- Architects Johanna Hurme (5468796 architecture, Winnipeg) William Browne (Ratio Architects, Indiana), Arthur Andersson (Adersson-Wise Architects, Texas) and Chris Doray (Bing Thom, Vancouver), Mark West (Centre for Architectural Structures and Technology (C.A.S.T.), University of Manitoba) and Bing Thom.
- Milenko Matanovic, executive director of the Pomegranate Centre, Washington
- Lister Sinclair and Mavor Moore, Canadian cultural icons
- Artists Patrick Dougherty (North Carolina), Konstantin Dimopoulos (Melbourne), Buster Simpson (Seattle), Stephanie Robb and Bill Pechet (Vancouver), Dennis Oppenheim (New York), Hema Upadhyay (Mumbai), Instant Coffee Collective (Vancouver) and Connie Watts (Port Alberni)
- Joanna Sykes, project manager, Chihuly Bridge of Glass, Washington
- Tim Jones, CEO, Artscape, Toronto
- Chris Rogers, project manager, Olympic Sculpture Park and Director of Capital Projects and Government Affairs, Seattle Art Museum
- Barbara Lueke, 4Culture and Sound Transit, Seattle
- Max Wyman, chair, Metro Vancouver Regional Cultural Task Force
- Jan Gehl, urban planning expert, Gehl Architects, Copenhagen
- Cameron Cartiere, Dean of Graduate Studies, Emily Carr University of Art+Design
- Leanne Prain, yard bombing guru, Vancouver
- Charles Blanc and Tristan Surtees, Sans facon, Calgary/U.K.
- Paula Jardine, Community Artist, Victoria
- Andrew Pask, Vancouver Public Space Network founder, Vancouver
- Cath Brunner, Director of 4Culture, King County, WA
- Richard Tetrault, muralist, Vancouver
- Charles Montgomery, author of Happy City: Transforming our Lives Through Urban Design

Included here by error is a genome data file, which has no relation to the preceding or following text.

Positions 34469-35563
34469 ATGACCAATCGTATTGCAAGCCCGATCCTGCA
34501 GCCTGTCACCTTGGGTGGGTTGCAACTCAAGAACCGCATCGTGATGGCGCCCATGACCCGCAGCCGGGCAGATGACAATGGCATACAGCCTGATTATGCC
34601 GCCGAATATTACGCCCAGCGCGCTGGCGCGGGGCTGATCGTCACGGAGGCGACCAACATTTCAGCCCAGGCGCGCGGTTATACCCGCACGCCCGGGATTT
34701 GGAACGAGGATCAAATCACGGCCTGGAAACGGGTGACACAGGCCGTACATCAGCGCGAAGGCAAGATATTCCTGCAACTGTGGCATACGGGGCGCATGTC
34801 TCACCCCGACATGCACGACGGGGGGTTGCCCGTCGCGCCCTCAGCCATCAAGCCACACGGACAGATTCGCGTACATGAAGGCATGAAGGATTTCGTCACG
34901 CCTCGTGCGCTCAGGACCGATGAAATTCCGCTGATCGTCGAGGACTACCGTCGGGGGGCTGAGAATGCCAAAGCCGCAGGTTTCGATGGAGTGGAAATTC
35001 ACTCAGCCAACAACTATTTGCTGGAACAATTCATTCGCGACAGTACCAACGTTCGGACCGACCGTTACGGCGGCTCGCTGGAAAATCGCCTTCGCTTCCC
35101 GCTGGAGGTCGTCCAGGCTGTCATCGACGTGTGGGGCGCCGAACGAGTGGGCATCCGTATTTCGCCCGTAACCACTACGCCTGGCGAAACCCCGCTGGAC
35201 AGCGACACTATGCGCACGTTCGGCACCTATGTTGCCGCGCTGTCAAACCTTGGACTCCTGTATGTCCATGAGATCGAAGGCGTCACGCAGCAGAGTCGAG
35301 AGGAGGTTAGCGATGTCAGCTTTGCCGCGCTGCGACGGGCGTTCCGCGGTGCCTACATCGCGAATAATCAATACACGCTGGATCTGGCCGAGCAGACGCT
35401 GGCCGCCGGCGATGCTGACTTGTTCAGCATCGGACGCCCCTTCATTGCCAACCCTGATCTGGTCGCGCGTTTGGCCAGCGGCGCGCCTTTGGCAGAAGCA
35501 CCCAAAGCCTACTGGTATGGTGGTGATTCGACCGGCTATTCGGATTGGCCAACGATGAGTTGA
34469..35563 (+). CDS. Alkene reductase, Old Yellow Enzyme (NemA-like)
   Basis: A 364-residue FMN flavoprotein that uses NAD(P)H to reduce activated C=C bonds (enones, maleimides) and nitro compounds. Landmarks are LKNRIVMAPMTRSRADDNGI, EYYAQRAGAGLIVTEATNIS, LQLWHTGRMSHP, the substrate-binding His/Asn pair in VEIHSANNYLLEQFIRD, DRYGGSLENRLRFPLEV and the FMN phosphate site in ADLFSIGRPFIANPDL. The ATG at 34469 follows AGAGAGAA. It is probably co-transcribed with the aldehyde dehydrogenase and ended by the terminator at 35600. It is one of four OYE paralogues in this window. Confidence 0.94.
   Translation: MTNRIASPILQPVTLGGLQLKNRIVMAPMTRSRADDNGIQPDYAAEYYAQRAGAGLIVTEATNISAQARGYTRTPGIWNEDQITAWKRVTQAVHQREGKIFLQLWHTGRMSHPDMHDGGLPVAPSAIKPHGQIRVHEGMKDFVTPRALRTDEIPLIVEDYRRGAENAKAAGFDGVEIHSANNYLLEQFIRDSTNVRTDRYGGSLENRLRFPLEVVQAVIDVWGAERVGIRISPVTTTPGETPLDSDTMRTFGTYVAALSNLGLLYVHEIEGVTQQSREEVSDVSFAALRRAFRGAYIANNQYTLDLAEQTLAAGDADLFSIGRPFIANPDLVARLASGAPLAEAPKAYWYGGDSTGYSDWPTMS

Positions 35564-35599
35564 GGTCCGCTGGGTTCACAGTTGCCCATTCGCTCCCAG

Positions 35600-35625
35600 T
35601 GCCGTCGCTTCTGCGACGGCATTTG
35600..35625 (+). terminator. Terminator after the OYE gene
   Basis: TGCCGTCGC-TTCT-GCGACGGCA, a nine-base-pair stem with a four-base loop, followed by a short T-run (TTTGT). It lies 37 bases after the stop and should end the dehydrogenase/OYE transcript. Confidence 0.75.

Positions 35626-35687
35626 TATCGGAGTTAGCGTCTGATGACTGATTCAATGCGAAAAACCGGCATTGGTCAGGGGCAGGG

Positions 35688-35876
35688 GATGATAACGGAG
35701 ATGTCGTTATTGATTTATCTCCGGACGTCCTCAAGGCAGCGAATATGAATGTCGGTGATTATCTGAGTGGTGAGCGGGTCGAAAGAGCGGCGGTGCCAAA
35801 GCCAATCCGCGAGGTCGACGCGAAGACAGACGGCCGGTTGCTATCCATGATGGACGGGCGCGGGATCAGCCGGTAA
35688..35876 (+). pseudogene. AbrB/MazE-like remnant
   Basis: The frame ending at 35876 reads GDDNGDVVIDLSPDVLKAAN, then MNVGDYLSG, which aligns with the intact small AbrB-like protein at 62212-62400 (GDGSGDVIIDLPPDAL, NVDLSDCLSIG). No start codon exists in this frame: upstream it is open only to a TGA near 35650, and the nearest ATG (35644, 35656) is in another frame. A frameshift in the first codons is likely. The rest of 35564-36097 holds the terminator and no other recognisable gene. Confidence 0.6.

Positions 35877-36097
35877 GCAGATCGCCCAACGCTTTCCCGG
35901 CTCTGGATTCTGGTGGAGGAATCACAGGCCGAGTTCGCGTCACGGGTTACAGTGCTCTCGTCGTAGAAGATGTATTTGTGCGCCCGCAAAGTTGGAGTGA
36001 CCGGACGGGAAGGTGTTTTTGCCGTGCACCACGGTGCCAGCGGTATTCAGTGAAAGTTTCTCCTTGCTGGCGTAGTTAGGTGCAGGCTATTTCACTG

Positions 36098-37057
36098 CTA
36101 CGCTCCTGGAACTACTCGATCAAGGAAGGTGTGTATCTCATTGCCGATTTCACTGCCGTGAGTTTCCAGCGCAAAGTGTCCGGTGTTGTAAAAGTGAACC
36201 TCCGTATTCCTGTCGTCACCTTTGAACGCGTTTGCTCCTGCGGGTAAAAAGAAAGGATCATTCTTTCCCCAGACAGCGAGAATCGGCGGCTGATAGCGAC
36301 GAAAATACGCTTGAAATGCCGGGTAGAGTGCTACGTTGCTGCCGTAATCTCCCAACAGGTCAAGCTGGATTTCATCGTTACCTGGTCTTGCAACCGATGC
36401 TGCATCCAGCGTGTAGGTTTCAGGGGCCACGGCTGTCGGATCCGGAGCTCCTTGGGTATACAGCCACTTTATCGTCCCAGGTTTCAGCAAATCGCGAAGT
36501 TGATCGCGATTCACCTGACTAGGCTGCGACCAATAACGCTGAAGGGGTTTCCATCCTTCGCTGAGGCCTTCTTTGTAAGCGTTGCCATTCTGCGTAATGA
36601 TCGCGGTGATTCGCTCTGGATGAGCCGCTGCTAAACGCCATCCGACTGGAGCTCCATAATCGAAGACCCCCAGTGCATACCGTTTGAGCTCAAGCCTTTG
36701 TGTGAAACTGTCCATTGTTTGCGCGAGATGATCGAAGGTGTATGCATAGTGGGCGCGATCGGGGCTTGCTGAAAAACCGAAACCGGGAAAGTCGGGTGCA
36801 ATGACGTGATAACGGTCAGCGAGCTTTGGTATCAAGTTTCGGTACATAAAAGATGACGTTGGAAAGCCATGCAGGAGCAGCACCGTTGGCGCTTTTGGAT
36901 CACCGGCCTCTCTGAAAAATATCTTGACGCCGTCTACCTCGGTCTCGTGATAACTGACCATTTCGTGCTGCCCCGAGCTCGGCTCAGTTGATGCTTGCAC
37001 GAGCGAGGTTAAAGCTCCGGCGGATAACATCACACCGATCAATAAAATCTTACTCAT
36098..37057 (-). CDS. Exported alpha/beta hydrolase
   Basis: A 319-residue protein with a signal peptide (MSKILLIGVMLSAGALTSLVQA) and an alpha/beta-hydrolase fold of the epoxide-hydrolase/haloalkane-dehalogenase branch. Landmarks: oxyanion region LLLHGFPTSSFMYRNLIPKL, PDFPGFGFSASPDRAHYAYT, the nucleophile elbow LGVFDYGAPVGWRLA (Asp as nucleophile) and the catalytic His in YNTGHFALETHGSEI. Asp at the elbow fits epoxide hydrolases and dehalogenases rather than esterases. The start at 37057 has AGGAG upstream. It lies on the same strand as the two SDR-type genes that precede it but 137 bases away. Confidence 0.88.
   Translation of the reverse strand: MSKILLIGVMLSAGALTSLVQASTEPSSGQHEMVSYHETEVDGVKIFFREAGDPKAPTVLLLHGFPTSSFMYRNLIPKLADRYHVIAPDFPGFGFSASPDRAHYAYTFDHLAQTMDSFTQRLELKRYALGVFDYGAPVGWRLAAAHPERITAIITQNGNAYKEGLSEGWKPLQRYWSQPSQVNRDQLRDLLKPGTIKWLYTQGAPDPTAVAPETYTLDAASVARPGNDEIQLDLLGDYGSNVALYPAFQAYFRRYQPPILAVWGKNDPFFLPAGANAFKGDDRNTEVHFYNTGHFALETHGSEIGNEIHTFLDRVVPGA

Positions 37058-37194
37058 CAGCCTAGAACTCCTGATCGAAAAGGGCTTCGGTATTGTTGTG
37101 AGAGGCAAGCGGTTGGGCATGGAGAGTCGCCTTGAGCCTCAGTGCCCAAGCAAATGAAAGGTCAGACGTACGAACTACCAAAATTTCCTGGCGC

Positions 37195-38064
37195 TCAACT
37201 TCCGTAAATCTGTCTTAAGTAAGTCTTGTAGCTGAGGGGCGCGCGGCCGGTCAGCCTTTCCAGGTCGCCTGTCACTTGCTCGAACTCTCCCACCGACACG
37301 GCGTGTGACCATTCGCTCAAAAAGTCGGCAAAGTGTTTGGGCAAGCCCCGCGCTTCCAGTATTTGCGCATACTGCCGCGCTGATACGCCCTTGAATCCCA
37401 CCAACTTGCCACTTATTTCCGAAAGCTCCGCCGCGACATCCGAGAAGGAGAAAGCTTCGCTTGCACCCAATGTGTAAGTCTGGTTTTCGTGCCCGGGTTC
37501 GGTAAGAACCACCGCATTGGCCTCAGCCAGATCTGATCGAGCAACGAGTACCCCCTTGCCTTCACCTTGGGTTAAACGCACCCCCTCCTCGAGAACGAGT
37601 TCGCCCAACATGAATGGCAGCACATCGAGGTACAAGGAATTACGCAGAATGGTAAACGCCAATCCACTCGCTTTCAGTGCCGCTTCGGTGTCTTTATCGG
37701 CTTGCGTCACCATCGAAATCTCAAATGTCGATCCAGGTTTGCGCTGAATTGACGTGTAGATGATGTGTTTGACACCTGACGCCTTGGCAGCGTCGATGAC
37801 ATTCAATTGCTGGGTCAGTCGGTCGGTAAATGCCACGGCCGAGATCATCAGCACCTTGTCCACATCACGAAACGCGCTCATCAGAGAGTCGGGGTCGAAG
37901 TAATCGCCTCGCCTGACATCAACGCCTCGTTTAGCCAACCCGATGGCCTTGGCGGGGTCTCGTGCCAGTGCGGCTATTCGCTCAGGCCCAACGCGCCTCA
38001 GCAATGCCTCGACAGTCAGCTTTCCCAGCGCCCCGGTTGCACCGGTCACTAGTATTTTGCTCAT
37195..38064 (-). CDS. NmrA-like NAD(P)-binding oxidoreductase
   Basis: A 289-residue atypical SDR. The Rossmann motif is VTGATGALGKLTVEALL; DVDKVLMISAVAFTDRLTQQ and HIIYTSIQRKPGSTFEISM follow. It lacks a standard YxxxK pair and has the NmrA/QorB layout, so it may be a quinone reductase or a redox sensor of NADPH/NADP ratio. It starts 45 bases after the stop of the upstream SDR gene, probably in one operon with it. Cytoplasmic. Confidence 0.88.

- Norman Armour, artistic and executive director, PuSh International Performing Arts Festival
- Brian Wakelin, PUBLIC Architecture + Communication
- Michael Rohd, Center for Performance and Civic Practice
- Norie Sato, Visual Artist
- David Vertesi, Founding Executive Director, Vancouver Mural Festival
- John Patkau, Patkau Architects, Vancouver
- Eric and Mia, Interdisciplinary Community Artists
- Michael Henderson, Architect at HCMA Architecture + Design
- Darren O'Donnell, Mammalian Diving Reflex (Toronto)
- Germaine Koh, Visual Artist
What's in a name? The Lulu Story
Richmond is comprised of 17 separate islands located in the mouth of the mighty Fraser River on the traditional lands of the hǝn̓q̓ǝmin̓ǝm̓ speaking peoples, who fished the river ways and gathered plants and berries from its fertile shores. While Richmond’s physical landscape is shaped by its location in the river estuary, the city’s cultural landscape continues to be shaped by its inhabitants.
In the early years of European settlement, Royal Engineers surveying British Columbia’s wilderness erected a theatre in the New Westminster district. The playhouse hosted a variety of visiting entertainers, none of whom was more beloved than Miss Lulu Sweet of San Francisco, California, whose dancing, singing and acting were revered by newspapers of the day as “chaste and beautiful.” One of her most ardent admirers was Head Engineer, Colonel Richard Moody, who accompanied the young actress on her departure voyage from New Westminster to Victoria.
The story goes that, as the two stood on deck, gazing at passing landmarks, Miss Sweet inquired as to the name of one large island. After replying absent-mindedly that the island, as yet, had no name, Moody—seized by a flash of inspiration—suddenly exclaimed, “By Jove! I’ll name it after you!”
Today, Richmond is celebrated as a cosmopolitan, “edge city” with a vibrant, ethnically diverse population and a rich mix of residential, commercial, agricultural and industrial areas.
The Lulu Series, a collection of dialogues initiated by leading artists, architects and economic developers, hopes to spark conversations about the nature of our changing physical, social and cultural landscape.